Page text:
Yes. This is to shine a little light on some of the tracks that made my 2009 such a delightful 365 days. I would like to admit to all pedants that in all likelihood, these tracks were not released this year, but their effect and presence in discoteques, bedrooms, afters and walkmans this year has been undeniable. You can download my assemblage of these tracks following the link at the bottom of the post.
Delorean: 'Big Dipper'
This is an honest-to-goodness collage of the finer points of electronic music and a great deal of musical can-do, polished by a pop production that makes this record fit into almost any circumstance. I like to imagine the boys surfing around the bay of Biscay with small hats on like a latter-day version of the Banana Bunch when this comes on the player.
Crystal Fighters: 'Xtatic Truth' (Renaissance Man Remix)
Strangely the Basques get another look in here. The infectious loop of the much-whooped txalaparta is spun around hypnotically for an eternity by the Renaissance Man duo before the Spanlish vocal comes in, which at once makes one feel at one with everyone whilst urging us to get by as individuals. It's quite Thatcherite but has nevertheless struck a chord with me.
Radioclit: 'Divine Gosa' (Switch Remix)
This record is good for for reasons than even I care to think about. It is at once frantic and charged but retains an organic house backdrop. The rearrangements of Switch cannot be overlooked, proving that if you have a boss name like he does, it is impossible to tire of hearing it before drops.
Continuing the theme of this fidget mission that seems to be the hot sound of the time, for the minute anyway, a 12” dancefloor fertilizer-based explosive on the hard-not-to-dig Made To Play label. I could have picked any tune from that stable for inclusion in the Top Ten but this one slides in as it is particularly effervescent.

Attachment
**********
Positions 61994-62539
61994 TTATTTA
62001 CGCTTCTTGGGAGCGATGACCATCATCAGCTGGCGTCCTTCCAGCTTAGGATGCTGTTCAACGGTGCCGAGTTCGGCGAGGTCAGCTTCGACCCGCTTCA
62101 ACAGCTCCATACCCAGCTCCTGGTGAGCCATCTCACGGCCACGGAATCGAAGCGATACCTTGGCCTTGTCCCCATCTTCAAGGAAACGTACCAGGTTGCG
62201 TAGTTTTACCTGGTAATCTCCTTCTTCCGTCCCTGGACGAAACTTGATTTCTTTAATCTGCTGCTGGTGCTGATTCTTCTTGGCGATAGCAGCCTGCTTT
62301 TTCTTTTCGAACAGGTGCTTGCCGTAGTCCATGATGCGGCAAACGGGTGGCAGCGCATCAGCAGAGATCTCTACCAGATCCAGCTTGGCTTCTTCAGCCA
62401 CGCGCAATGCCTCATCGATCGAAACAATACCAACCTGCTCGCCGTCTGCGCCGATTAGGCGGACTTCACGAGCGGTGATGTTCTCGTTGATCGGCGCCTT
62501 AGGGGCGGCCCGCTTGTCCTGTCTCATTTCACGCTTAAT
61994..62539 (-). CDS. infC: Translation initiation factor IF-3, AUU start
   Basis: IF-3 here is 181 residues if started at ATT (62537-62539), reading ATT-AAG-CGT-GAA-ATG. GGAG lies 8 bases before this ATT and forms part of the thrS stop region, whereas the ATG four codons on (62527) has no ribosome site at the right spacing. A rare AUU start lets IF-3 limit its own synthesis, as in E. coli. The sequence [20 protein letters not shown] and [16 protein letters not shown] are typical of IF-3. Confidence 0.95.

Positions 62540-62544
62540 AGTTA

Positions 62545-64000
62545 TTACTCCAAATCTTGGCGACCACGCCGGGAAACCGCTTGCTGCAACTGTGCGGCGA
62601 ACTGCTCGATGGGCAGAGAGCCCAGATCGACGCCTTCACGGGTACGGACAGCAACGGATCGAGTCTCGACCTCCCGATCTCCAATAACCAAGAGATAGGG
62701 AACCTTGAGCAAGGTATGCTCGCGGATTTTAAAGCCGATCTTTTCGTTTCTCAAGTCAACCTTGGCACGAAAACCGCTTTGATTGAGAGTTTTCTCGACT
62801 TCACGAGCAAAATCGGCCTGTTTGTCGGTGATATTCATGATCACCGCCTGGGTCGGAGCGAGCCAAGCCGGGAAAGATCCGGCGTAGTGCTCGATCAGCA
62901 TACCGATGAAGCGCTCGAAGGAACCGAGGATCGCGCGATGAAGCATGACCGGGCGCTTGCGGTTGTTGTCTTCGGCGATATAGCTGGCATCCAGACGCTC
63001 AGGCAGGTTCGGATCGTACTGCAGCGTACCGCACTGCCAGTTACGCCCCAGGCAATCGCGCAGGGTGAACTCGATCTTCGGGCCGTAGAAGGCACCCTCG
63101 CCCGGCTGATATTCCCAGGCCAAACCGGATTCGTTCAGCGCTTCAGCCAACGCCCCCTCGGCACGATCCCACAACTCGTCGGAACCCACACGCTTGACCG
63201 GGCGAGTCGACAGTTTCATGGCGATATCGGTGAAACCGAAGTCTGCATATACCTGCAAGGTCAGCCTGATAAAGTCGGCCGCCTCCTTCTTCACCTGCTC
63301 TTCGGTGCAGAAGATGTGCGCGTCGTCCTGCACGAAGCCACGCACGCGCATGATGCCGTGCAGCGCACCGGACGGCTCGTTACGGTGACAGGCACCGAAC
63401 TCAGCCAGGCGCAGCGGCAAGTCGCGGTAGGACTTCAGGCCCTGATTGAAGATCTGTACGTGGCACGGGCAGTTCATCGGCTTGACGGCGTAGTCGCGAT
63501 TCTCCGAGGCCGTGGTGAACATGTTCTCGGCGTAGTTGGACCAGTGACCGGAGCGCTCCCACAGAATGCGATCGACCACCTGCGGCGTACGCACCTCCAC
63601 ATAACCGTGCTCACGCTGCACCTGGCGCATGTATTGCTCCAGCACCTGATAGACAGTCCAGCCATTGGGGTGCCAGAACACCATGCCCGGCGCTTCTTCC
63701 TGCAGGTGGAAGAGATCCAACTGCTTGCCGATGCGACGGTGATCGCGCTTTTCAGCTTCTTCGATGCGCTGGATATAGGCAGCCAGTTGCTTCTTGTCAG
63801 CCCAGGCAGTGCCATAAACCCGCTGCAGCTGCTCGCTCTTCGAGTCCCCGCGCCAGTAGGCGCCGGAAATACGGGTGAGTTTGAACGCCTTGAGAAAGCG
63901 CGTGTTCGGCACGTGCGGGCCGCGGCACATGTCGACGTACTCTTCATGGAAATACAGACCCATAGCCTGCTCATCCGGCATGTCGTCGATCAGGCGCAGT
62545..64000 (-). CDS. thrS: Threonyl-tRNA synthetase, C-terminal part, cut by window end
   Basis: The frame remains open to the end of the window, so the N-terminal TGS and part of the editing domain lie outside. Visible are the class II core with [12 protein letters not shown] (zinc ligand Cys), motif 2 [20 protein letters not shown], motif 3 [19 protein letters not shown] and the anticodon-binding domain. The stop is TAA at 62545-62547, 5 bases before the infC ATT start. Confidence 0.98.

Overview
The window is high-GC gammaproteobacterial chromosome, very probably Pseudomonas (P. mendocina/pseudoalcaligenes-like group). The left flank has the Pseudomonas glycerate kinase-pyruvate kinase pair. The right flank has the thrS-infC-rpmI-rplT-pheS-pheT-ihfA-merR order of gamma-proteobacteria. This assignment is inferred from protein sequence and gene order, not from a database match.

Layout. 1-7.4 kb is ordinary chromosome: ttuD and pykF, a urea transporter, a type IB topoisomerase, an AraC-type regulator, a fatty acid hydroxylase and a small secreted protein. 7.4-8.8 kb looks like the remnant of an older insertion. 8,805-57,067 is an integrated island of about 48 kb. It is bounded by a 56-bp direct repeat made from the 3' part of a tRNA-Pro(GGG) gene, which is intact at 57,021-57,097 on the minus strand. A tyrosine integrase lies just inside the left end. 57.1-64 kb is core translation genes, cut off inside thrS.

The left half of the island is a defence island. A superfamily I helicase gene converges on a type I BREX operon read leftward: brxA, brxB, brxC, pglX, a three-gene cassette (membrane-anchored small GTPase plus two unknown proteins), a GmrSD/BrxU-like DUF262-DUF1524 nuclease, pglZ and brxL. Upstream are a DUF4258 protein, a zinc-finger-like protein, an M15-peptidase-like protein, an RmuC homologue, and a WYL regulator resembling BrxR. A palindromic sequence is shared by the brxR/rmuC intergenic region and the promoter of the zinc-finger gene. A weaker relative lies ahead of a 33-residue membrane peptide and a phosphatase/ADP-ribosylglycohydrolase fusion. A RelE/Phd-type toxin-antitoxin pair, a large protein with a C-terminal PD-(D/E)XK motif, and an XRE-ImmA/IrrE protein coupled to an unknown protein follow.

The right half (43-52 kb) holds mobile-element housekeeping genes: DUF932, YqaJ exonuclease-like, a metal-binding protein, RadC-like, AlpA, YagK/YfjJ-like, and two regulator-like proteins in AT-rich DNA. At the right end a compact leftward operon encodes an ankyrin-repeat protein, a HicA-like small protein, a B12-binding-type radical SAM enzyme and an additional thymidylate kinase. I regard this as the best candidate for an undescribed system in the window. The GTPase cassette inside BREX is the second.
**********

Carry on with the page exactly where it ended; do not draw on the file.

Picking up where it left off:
L-Vis 1990: 'Mr Wobble'
This man has control of everything and this EP was a joy to discover. Rarely does a record separate itself so easily from all the other latest releases in the record shop, but I was gobsmacked by this collection of barnstorming experiments in bass and time.
Top Billin: 'In The Ass'
Not many people will remember the Outhere Brothers' first single from which this x-rated Baltimore crossover joint got its hook. Top Billin, however, may yet achieve a level of success of the lasting kind, as he put out gems like this on his way to remix for bigger and brighter acts than any Finn has before.
Jean Nipon: 'Lost In Music'
This thing is complete anarchy. A twat to mix with, as it takes ideas of 16 bars and takes the piss out of them incessantly, the incomprehensible vocal stabs and Chicago-hell sour bass drop makes it worth it every time.
This is an illustration of the ridiculous potential of dubstep. Starting as a sped up version of nineties French house, it releases into a sick bass onslaught that wouldn't be out of place at a Norweigan church-burning black metal orgy.
Unknown: 'Cunt Trax 1' (Instrumental)
I have to admire this record on the principle of two aspects. Every track involves some cockney gangster film rip wittering on at someone about being a cunt, which is either self-referentially brilliant or predictably daft. Either way, I prefer without. This is both minimally ambient and an industrial-strength dub-step bomb that can only be fully appreciated by a crowd of drunk and high Sònar backpackers. Or the Scots.
Limonious 'Swedish Pommak'
A complete screwball to round off the pack. When you thought you knew where everything was headed, the Scandanavians, who have been laying in the cut for a minute scheming on something dastardly, come out with a sweet serving of cult beats, at a tempo no-one was thinking about, rocking rhythms that only five people are capable of inventing and about 40 more are interested in, for now. But there's some milage in this mayhem.